No, I Don’t Want To Use Your Portal


Not every employee is the same: Companies must build many paths to useful knowledge

A few years ago I joined an online community of E20 practitioners. This community used  Jive,  an all-in-one platform that merged blogs, forums, and wikis into a single space. I found the conversations were delightful, but the interface got in the way. I wanted to engage but I kept bumping into UI walls. I couldn’t make it work. I couldn’t find the right groups. So, I wasn’t very active.

Then the community manager added a new Twitter-like platform, SocialCast. Happy day! I saw conversations. It came with a mobile version:  I could add pictures and it buzzed in my pocket when someone mentioned my name. The community came alive. I was checking in multiple times a day. I became an active contributor.

Later, under new ownership, the community discarded the streaming platform in a consolidation effort. Engagement was difficult for me again. I withdrew.

This happens often. Efforts to control and consolidate — to “simplify” — are a good way to disconnect audiences. Social software vendors must acknowledge there are many kinds of people, each with preferred way to discover things. Optimize for one kind of person at your peril, dear community managers. In these times of customization and impatience, your audience is likely to walk away.


There are four ways Homo sapiens enterprensus finds useful knowledge:

  • Librarians are organizers. They invented bookshelves and can remember ISBN codes. Librarians are natural organizers. They sort the stacks, tag the articles and create the file hierarchies. Lists send them into rapture.  Librarian taxonomies are clean and precise. When they go to find something, they know exactly where to go. Efficient retrieval is achieved – for them. But what happens if you’re not the librarian? How do you know where to start looking?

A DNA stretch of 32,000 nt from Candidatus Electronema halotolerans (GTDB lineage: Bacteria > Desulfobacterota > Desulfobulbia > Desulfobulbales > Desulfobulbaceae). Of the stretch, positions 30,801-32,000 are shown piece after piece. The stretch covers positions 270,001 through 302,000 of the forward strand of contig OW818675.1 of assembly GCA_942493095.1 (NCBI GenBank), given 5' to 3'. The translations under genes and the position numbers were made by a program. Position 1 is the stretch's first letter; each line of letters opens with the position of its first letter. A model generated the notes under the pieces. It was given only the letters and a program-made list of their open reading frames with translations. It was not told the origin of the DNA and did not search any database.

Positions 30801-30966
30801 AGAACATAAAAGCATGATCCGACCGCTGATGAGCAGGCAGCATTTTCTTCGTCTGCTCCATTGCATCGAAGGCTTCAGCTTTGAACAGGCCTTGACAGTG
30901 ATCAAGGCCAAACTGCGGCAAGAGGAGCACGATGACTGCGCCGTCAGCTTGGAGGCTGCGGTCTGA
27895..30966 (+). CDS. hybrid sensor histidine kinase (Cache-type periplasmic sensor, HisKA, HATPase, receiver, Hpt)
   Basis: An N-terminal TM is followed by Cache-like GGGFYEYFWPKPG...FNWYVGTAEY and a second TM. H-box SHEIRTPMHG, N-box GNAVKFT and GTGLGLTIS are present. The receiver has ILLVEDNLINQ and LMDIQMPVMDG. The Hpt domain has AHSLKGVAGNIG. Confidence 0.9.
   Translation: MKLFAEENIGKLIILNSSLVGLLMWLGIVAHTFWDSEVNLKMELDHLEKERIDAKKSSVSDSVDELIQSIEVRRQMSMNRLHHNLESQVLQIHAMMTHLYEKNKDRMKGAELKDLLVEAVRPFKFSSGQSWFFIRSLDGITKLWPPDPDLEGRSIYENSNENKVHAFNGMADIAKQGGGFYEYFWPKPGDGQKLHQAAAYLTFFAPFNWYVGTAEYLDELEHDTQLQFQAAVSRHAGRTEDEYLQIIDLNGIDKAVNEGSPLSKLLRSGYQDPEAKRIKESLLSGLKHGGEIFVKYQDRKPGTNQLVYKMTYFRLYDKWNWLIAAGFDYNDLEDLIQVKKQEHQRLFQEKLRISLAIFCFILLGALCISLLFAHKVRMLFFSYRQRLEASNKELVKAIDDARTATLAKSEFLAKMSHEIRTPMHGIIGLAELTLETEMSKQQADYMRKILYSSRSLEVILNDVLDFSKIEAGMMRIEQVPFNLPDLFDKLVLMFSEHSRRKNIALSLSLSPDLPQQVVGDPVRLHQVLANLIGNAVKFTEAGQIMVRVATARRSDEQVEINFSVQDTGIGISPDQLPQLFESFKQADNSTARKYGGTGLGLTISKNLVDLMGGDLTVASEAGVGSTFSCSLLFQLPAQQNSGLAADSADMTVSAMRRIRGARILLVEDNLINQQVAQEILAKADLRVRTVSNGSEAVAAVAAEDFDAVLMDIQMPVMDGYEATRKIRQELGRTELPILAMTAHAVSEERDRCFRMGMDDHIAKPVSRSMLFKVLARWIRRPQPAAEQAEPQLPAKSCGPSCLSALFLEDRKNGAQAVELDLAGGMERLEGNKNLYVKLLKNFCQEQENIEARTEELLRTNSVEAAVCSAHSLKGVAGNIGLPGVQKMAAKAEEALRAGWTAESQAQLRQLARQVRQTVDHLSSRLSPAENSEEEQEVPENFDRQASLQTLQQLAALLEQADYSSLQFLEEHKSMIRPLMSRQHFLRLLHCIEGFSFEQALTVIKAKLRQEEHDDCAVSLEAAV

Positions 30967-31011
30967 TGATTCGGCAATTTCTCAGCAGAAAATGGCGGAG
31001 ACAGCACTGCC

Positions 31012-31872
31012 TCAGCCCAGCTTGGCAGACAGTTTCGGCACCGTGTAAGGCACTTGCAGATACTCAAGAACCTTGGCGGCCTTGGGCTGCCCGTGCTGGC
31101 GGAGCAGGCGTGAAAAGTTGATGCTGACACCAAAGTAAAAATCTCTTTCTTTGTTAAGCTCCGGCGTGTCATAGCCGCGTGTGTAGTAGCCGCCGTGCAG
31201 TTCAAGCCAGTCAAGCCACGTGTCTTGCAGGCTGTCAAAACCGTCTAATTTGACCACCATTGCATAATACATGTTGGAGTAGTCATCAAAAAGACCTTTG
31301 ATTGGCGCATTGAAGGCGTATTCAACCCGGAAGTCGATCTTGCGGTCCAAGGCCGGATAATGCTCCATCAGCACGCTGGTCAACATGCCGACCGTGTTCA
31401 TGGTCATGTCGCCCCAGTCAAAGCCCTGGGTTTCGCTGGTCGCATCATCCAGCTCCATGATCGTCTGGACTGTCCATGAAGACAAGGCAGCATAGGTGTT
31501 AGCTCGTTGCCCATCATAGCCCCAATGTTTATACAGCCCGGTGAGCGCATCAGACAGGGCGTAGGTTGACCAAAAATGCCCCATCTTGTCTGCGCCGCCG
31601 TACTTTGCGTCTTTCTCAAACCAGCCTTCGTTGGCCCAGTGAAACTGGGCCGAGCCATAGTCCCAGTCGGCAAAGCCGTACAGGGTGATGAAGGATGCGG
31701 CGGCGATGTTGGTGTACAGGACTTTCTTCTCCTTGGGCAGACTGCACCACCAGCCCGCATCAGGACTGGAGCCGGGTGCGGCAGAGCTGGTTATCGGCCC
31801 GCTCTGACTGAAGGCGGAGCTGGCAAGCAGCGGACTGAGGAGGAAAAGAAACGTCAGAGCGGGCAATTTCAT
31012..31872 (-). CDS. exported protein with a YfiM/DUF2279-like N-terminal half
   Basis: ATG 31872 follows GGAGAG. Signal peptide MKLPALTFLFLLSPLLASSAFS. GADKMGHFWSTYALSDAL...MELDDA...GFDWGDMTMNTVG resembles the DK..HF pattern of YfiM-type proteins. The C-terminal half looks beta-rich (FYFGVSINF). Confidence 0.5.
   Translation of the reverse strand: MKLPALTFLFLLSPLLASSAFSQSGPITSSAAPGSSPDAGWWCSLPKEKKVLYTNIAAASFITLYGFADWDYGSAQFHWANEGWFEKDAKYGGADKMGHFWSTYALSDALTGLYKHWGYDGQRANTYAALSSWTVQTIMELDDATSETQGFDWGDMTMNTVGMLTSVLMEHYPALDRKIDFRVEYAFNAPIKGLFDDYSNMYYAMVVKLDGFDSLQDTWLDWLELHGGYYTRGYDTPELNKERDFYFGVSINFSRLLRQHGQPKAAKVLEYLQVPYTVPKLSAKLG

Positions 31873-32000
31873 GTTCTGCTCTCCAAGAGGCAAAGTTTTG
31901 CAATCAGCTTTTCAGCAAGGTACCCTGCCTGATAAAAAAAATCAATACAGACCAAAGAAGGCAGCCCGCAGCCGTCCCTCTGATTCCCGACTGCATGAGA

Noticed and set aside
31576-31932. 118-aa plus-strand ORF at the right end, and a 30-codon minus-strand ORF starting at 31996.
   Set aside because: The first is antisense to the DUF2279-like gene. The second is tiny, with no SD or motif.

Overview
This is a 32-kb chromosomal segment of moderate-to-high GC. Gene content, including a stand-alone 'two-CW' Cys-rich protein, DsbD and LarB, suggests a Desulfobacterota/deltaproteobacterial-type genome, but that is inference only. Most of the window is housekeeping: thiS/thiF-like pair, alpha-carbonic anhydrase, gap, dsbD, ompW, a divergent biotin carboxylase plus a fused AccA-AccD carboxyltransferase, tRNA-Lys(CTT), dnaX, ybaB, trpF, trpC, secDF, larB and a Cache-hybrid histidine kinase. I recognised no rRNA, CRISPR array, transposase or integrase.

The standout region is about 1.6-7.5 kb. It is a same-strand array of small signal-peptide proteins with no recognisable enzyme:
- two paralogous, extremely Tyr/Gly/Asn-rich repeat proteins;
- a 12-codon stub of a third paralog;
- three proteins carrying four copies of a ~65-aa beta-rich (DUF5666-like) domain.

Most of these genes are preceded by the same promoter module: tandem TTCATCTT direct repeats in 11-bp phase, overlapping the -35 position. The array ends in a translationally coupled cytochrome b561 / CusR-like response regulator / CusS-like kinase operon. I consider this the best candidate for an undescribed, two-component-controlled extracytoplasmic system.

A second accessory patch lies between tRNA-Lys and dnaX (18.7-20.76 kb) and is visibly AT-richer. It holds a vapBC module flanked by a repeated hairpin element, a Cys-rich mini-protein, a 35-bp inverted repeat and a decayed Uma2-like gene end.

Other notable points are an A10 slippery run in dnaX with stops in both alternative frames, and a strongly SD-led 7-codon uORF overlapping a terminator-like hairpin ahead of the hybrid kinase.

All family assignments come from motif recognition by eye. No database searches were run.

• Homesteaders thrive in online forums. They live in community discussion groups. If they have a question, they ask it in the community. Homesteaders read every thread. Sounds good, but who has the time to read everything?
  • Streamers are the attention-deficit searchers. They organize “feeds,” awareness-based subscriptions, to gather newsy bits. E-robots gather headlines into lists they can read later. Find something interesting? Then click on the link to read the entire thing.
  • And there are the Searchers, the People of Google, the yahoos of Yahoo. They reverently approach the little white text box with words and phrases. Searchers scan the first page of results. If they don’t find what they seek, then they change the question and ask again. Searchers iterate many times until they settle on something they like.

Have an inert SharePoint site? Is it a document coffin? How about your division portal? All the care you put into the design, but no one visits it. Why? Perhaps it was designed with a faulty assumption: everybody thinks like you. Thank goodness they don’t!

How to solve this? Most organizations have half the problem solved: they have great content. But they must deploy multiple ways to find it.

The Consumerization of IT has changed employees: no longer are they willing to settle for soviet, one-size-fits-all, interfaces. They’re spoiled by all the consumer goodness outside the company. And they have learned how to find knowledge in many ways. They expect the same from their employer.

My millennial son lives in Reddit, my wife in Wikipedia and Pinterest, and I in Twitter, Feedly and Google. He’s a Homesteader, she’s a Librarian and me? I’m a Streamer with Searcher tendencies. The funny thing is, we often hear about new memes at about the same time. My wife will send me a link she found that I read the day before.

So, if your 2007 intranet portal is link sarcophagus, perhaps you should also inject its knowledge goodness into an internal wiki, maybe post updates in your corporate online forums, and if you’re lucky to have one, your enterprise streaming tool.

Special note to social software  vendors: I know you’re in a hard place trying to appease many customers. Many voices, many “votes” on what  new features you should deploy in Release Next. Listen to them to your detriment. You risk releasing a mishmash compromise if you try to squeeze everything into one place. My idea: focus on humans. Allow each person to define what they want to see, and how. Eschew “common look and feel.” Avoid “embedded experience.” Let the Librarians navigate, the Homesteaders browse, the Streamers scan and the Searchers seek.


Photo: Lynnette Fortin



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